I remember the name Stag’s Head from my youth. It was the public house at the corner of High Street and Bridge Street. It is an unusual building as it has a rounded corner. I seem to remember it was painted grey with a brown stag’s head painted on the corner above the ground floor. Now it is called the Rose and Chandlers.
Like much of Bangor the property belonged to the Ward family. In 1853 Robert Edward Ward leased it to Eliza Jane McCune, a widow, for 61 years at £10 10s pa. At that time it was not always easy for a widow to make a living, especially if she had children. Some opened businesses, perhaps with the help of relatives. Others might take in lodgers. Mrs McCune’s husband John had been a mariner. Sadly her daughter Isabella, who married George McCleave, died in 1864 at the age of 26, leaving a young son. Mrs McCune seems to have earned an income by subletting the public house at a greater rent and shorter term than her own lease. She held the property until a year before her death in 1887 at the age of 81. It was then purchased by the sitting tenant William McCloy Currell who sold it in 1896 to John Reid of Newcastle-upon-Tyne for £510, who was already renting the business. Patton dates the actual building to about 1860 so Mrs McCune may have built it.
A succession of tenants ran the public house. The first tenant we can be certain about was Adam Baird in 1863. In 1869 he appealed a decision to fine him £1 1s plus costs for selling spirits and allowing drink to be consumed after hours on his premises. His lawyer, Mr Dinnen, was able to plead his case successfully and the fine was dropped, and he received 20s costs. One of the arguments used by his lawyer was that Mr Baird was only allowing a ball in his office-house, where some drink was consumed. None was sold after 10pm when the bar closed.
The next tenant was Eliza McKeon in 1870. It is possible that this was a mistake for Eliza Jane McCune. During the 1870s there were several tenants: William Martin, Andrew Weir and Charles Blacke. Andrew Weir paid £80 as well as an annual rent of £28 for a twenty-year lease. Charles Blacke purchased the business in 1876 and held it until 1883. A local newspaper mentioned his death on 20 November 1886 at the age of 38. He was then living at 50 Newtownards Road, Belfast. The next tenant was William McCloy Currell at £180, a price which reflected the growing importance of Bangor as a seaside resort. In 1890 he was married by special license at the hotel. His bride was Maggie McCombe of Loughinisland. In 1895 Mr John Bailie of Newtownards purchased the business for £650, but in the following year it was sold to John Reid of Newcastle-upon-Tyne.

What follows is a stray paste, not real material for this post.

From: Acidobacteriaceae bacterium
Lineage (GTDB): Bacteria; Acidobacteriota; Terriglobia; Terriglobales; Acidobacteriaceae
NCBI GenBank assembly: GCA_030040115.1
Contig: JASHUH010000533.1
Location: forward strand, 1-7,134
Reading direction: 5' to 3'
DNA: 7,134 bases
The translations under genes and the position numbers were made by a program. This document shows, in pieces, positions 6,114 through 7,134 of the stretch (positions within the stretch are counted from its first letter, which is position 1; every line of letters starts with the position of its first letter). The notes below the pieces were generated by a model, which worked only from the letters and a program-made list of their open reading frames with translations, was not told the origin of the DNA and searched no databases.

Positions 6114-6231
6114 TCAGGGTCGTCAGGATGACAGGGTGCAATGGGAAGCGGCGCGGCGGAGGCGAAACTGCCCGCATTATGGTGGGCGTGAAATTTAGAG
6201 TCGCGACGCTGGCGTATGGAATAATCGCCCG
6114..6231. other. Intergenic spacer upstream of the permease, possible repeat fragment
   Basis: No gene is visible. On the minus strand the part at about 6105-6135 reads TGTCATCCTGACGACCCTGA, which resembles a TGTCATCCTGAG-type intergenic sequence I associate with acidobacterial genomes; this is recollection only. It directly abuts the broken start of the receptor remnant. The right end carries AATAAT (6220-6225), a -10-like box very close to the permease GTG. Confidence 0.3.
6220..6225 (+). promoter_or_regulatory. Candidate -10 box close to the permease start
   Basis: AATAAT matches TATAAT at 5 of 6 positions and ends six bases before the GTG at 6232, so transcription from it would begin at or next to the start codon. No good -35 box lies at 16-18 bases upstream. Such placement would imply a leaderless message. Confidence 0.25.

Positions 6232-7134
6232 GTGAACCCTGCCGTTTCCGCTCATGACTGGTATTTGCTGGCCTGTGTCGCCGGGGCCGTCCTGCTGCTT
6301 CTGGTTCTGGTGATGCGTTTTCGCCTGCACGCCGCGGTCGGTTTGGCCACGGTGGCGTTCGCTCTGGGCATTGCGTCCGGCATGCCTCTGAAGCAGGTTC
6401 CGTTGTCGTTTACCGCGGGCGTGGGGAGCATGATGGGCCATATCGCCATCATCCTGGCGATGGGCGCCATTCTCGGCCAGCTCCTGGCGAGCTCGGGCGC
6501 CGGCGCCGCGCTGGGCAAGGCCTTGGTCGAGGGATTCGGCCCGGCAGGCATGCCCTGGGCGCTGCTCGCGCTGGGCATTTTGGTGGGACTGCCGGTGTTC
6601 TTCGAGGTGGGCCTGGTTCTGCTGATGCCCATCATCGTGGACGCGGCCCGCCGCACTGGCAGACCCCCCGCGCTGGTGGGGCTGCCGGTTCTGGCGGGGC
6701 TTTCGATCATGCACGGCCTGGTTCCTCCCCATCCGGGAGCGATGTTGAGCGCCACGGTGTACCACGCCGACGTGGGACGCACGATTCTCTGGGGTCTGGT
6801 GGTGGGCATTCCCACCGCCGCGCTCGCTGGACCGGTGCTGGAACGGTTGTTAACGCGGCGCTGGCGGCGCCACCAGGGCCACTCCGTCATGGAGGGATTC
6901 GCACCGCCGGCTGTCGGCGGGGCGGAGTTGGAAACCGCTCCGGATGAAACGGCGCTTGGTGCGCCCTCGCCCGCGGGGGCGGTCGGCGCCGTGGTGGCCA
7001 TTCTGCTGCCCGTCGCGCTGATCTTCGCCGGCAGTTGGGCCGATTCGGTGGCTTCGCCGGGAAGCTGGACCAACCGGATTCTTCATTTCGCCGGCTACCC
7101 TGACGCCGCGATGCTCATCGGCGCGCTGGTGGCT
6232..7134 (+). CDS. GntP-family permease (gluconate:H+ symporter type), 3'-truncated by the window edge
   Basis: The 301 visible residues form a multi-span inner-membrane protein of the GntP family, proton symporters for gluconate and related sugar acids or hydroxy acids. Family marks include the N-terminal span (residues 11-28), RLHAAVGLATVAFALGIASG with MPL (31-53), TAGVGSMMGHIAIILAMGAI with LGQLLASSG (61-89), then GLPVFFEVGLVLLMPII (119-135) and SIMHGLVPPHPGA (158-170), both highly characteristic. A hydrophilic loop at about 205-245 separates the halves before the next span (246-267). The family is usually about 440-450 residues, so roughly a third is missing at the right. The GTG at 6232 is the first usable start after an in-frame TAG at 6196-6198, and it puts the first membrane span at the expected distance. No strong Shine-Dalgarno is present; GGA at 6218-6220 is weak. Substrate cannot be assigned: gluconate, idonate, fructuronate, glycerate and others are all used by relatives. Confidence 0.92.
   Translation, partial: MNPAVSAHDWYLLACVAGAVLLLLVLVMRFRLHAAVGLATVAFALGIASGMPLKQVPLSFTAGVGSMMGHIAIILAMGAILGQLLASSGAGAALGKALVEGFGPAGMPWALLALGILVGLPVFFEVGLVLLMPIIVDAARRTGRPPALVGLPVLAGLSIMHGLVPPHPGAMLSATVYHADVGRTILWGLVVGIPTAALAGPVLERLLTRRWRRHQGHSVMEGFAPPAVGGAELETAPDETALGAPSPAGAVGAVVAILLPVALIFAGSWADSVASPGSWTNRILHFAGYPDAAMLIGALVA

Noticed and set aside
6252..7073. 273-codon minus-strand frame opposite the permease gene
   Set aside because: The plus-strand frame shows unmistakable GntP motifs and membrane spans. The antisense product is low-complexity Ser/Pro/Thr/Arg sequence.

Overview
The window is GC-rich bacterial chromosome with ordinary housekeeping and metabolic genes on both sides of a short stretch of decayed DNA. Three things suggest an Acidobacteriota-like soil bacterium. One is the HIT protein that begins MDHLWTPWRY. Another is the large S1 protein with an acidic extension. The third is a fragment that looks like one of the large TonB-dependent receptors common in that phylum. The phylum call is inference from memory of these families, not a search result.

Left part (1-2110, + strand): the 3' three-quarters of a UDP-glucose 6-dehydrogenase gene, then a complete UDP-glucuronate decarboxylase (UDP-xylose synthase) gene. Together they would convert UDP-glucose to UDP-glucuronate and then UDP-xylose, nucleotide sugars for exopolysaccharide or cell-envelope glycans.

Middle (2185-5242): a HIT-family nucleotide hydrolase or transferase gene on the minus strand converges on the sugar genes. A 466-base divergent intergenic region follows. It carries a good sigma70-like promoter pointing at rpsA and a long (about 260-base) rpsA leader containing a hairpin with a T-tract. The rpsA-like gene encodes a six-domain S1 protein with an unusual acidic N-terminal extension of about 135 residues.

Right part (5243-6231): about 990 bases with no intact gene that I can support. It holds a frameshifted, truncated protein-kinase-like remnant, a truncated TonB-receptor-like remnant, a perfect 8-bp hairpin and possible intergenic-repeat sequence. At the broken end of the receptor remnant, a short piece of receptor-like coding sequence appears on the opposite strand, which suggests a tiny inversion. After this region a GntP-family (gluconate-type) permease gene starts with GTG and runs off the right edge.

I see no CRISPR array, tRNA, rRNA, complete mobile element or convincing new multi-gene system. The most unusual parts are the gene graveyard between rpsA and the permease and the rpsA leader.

The Stag's Head is the building on the upper left of this photograph taken in the 1930s.
Like other Bangor Public houses and hotels the name of the premises has changed several times. I have found no record of the name in the 1850s or 1860s, but in the early 1870s and perhaps in the 1860s the premises were known as the Quay Hotel as they stood at the corner of Ballymagee Street (now High Street) and the part of Quay Street later known as Bridge Street. When the business was auctioned in February 1874, it was described as the Victoria Hotel. The first definite mention of the name Stag’s Head dates from 1886 when Mrs McCune offered the property for sale. This name was used until at least the mid-twentieth century. Latterly it has had several names such as the Lightship Bar and the Rose and Chandlers.
Descriptions of the premises occur in several advertisements when it was offered for sale. In 1874 it was said to have a spacious bar, gas fittings, six sitting rooms, three bedrooms and a three-horse stable. Bangor Gas works had been established some 20 years earlier further up Ballymagee Street. In 1886 the premises comprised the hotel and adjacent dwelling house, both in excellent repair and situated in one of the best letting localities in Bangor. In 1892 a local newspaper reported that Mr Currell had bought the “commonplace” public house and “speedily converted it into a “commodious” hotel. In 1895 he offered the business for sale. The advertisement claimed he had spent a large sum on improvements. The premises contained a bar parlour, two kitchens and drinking rooms on the ground floor. The upper portions included ten rooms and five attics. The public house could accommodate 200 customers. There was a yard and stabling for a dozen horses.
In the twentieth century the Stag’s Head continued to operate under a variety of owners and names. In addition it was extended to include the adjacent property, the Coronation Café.
The Rose and Chandlers in 2020
Finally an “amusing” story about the public house appeared in a local newspaper in 1888. It reported on the large crowds in Bangor for Easter Monday. Restaurants and public houses were crowded. It was claimed that the approaches to the Stag’s Head were completely blocked and windlasses were used to lower buckets of drink to the thirsty multitudes. Mr Currell’s receipts were enormous. The tone of the article suggests at the very least exaggeration and possibly made up details as the crowds are supposed to have visited the gas works, waterworks and the Main Street slaughter house!
My thanks to Elma for finding out more about the McCune family, although neither of us have been able to find out when or how her husband died. He may have been lost at sea. Some other Bangor families lost mariner members this way.
The next hotel in this series is the Mermaid.